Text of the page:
Seven multi-billion deals account for two-thirds of 2019 bulk annuity volumes

Jonathan Stapleton
Mullins: Mega-transactions inevitably receive top priority from some insurers

Mullins: Mega-transactions inevitably receive top priority from some insurers

A significant increase in so-called ‘mega-transactions’ accounted for around two-thirds of the record-breaking bulk-annuity transfer volumes for 2019, Hymans Robertson analysis reveals.

In its latest risk transfer report, the consultant found that just seven of these multi-billion transactions amounted to over £24bn in 2019, which is more than total buy-in and buyout volumes during the whole of 2018 across 162 transactions. £40bn of deals have been confirmed for last year.

Furthermore, a record amount of deferred member liabilities (around £10bn) were insured during 2019.

Hymans said this is a result of improved pricing for insuring deferred members as insurers get even better at sourcing long-dated assets and are increasingly able to share the longevity risk with reinsurers. It said pension scheme funding levels have also improved with solid asset performance and recent falls in life expectancy.

However, concerns about insurer capacity to keep pace with pension scheme demand look set to continue, with insurers now much more selective about which pension schemes they provide buy-in quotations for. The report tells of one leading insurance company which declined to quote on around 50 buy-in requests, reflecting a total value of over £10 billion of business. Competitive pricing remains but the increase in demand makes it all the more important for trustees to prepare thoroughly before approaching insurers for quotations, to ensure they can clearly demonstrate why their pension scheme should be a high priority case.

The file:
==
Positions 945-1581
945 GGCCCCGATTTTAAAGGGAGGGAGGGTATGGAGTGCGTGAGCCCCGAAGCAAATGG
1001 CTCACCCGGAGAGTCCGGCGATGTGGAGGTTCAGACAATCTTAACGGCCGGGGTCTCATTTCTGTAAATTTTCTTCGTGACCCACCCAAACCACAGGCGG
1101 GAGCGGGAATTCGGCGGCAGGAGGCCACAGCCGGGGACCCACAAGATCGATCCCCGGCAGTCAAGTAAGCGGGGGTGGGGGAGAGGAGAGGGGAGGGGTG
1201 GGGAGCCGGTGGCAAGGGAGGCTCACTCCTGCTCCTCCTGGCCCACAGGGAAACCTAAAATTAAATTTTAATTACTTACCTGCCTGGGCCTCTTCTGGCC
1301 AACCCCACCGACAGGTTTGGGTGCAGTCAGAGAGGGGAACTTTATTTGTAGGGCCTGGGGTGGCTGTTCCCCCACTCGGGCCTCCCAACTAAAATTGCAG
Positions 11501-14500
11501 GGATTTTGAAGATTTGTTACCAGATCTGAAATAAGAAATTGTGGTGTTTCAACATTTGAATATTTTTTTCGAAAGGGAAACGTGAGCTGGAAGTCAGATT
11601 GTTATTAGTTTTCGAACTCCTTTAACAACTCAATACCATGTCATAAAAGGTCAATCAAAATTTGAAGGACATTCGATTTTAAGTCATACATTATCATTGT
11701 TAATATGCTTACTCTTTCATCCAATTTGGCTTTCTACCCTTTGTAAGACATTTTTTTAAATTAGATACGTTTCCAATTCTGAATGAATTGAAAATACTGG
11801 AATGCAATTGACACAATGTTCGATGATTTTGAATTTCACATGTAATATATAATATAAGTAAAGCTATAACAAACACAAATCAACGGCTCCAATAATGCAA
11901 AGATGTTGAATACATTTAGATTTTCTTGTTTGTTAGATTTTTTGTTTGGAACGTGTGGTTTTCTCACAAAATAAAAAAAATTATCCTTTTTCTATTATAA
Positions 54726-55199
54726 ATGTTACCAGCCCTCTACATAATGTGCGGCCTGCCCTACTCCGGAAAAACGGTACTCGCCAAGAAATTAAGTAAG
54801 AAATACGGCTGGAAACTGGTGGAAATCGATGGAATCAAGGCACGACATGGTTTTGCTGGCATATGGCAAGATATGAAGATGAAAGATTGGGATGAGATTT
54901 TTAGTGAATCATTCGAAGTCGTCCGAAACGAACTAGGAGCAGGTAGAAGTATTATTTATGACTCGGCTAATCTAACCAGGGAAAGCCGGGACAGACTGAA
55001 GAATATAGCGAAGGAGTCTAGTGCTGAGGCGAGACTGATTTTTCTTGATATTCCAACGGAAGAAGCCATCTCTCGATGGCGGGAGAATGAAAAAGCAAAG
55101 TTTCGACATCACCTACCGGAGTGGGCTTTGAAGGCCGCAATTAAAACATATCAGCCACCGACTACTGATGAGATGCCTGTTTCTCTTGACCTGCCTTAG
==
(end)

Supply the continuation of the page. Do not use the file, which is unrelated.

Hymans Robertson partner and head of risk transfer James Mullins explained the impact of these ‘mega-transactions' on the industry. He said: "In 2019 there were 10 transactions over £1bn and five transactions over £3bn, including the largest ever buy-in and buyout. These mega-transactions inevitably receive top priority from several of the insurers, which means that smaller pension scheme transactions need to work even harder to stand out from the crowd."

Despite the rise in volumes, Mullins said trustees could still stand out from the crowd and secure deals.

He explained: "Despite the increased competition, there are a number of ways to secure excellent insurer engagement and pricing.

"These include solid preparation and analysis before starting the engagement with insurers, and being able to demonstrate to insurers that the scheme has strong governance and stakeholder support for the transaction. It is also ever more important deciding which insurers to approach and in what manner in order to maximise their engagement and optimise outcomes for the pension scheme and its members."

Mullins also noted the cost of insuring deferred members had fallen significantly over recent years - adding this trend had not been universally recognised.

He said: "Not all trustees and sponsoring employers are aware that the cost of insuring deferred member liabilities has materially reduced in recent years. Pension schemes need to make sure they have access to a well-informed and realistic view of the cost of buying out, to avoid missing out on opportunities to insure risk much earlier than they may have believed was possible."

See also: The biggest buy-ins and buyouts announced since 2007

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